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Medicare and Hospital Discharges

Authored By: Northwest Justice Project LSC Funded

If you are a Medicare beneficiary, this publication explains your rights and processes when the hospital decides it is time to discharge you. Publication #5212EN


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Should I read this?

Yes, if you have Medicare. This explains your rights and processes when the hospital decides to discharge you.

*The rules we discuss here do not apply when your hospital stay goes longer than the limits of your Medicare plan (including your Part A days).    

What are some terms I need to know?

IM – Important Message from Medicare.
DND - Detailed Notice of Discharge.
Livanta –is a group of doctors and other health care experts under contract with Medicare that reviews complaints and quality of care for people with Medicare.
IDN - Integrated Denial Notice.

What does a discharge mean?

It can mean:

  • Going home.

  • Switching to a lower level of care.

  • Moving to a nursing home.

Should I read my Medicare discharge notice?

Yes. It helps you understand the discharge notification system. Then you can

  • Take part in discharge planning, especially if you need rehabilitation services, nursing home placement, or home health services upon discharge.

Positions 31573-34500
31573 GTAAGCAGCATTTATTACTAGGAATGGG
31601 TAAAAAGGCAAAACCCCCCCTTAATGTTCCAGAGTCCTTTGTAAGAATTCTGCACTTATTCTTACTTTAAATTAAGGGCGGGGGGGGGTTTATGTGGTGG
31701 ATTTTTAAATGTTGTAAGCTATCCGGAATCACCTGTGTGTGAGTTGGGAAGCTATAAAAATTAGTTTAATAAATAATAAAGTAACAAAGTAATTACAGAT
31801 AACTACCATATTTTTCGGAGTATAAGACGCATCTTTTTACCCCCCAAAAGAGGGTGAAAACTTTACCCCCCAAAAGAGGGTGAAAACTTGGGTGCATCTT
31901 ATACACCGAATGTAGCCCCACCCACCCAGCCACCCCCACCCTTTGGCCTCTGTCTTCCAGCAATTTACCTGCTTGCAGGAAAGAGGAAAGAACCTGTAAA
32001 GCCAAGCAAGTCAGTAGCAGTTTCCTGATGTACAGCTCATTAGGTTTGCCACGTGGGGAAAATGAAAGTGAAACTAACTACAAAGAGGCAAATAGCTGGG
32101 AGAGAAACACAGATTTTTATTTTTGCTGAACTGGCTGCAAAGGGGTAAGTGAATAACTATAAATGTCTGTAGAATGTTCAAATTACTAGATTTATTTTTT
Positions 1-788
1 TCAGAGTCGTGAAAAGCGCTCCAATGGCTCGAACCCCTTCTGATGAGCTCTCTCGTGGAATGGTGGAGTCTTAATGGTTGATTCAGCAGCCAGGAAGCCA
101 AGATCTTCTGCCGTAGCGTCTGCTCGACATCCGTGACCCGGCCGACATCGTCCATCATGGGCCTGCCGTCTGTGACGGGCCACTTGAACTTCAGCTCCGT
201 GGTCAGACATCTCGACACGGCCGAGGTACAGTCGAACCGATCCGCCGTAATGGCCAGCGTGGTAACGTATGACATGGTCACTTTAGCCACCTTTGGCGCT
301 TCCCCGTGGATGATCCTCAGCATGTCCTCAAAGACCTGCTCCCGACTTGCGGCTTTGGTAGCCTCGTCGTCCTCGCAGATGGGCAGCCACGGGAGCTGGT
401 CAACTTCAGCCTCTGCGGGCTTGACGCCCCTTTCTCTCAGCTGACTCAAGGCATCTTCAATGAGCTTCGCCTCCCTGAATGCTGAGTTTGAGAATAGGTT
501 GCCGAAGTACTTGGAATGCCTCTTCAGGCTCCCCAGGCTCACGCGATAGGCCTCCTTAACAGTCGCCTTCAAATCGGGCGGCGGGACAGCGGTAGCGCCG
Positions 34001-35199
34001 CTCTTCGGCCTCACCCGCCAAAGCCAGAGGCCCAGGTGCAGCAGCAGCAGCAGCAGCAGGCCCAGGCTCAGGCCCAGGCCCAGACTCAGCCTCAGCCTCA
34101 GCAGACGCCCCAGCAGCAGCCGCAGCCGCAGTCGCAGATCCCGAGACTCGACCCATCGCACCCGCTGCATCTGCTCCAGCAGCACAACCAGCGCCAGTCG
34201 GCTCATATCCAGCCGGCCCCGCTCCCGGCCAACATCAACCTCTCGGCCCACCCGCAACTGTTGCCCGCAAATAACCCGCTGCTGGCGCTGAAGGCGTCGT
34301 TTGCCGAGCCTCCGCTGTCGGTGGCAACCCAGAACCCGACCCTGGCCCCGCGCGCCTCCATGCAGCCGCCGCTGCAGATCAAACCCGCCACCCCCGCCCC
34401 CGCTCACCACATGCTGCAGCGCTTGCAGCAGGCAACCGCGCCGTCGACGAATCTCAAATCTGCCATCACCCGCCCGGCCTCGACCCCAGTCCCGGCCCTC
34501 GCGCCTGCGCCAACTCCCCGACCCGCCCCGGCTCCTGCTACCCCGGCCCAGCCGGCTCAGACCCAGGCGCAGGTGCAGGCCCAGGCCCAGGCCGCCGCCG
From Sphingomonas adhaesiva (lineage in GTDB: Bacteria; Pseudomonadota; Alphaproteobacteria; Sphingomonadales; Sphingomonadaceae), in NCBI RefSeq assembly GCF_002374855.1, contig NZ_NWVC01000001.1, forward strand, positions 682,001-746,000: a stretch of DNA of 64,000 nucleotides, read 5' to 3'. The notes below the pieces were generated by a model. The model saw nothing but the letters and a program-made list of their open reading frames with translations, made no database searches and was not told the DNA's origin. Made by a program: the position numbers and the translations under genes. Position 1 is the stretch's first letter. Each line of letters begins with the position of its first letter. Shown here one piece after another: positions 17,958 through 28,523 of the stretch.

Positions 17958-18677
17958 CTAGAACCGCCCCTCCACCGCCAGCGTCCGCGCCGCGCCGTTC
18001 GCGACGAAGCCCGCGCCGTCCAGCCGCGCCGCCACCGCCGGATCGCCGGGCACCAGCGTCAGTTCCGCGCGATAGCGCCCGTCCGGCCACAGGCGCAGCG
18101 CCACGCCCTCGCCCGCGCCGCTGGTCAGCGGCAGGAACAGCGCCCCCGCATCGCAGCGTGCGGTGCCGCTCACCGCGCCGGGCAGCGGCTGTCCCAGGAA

• Make sure you and your doctors agree you are well enough to leave the hospital.
  • Ask for a fast appeal if you do not agree with the discharge.
  • Get needed prescriptions through your Part D plan.

What is the Important Message (IM) from Medicare?

This notice explains your rights when the hospital decides you no longer need to stay there because you can go home and/or get medically needed care in another setting, such as a nursing home.   

*You must sign the IM to show you got and understood it.

A hospital that believes you do not have the capacity to receive and understand the IM must deliver it to and get a signature from an appropriate representative. If a representative is not readily available in-person, the hospital may give notice by phone and then mail the written notice. Answering machine/voicemail messages are not okay. They do not let the hospital make sure your representative has actually gotten and understood the notification.

How many times do I get the IM?

You must get it twice while hospitalized:

  • The hospital must deliver the first IM no later than two days after admitting you.

  • You must get the second IM two days before the planned discharge day.

Are there any exceptions to this?


  • The discharge date is within two days of signing the initial (first) IM. You may be in the hospital fewer than five days. Example: The hospital admitted Sophia on Sunday. She received and signed the IM on Tuesday. The hospital has Sophia’s discharge scheduled for Thursday. The hospital does not need to give her a second copy of the notice.

  • The discharge decision happens quickly. A hospital that reaches a decision fewer than 48 hours before a scheduled discharge must give you the second notice at least four hours before discharge. Examples: The hospital bases your discharge on lab test results or the availability of a nursing home bed.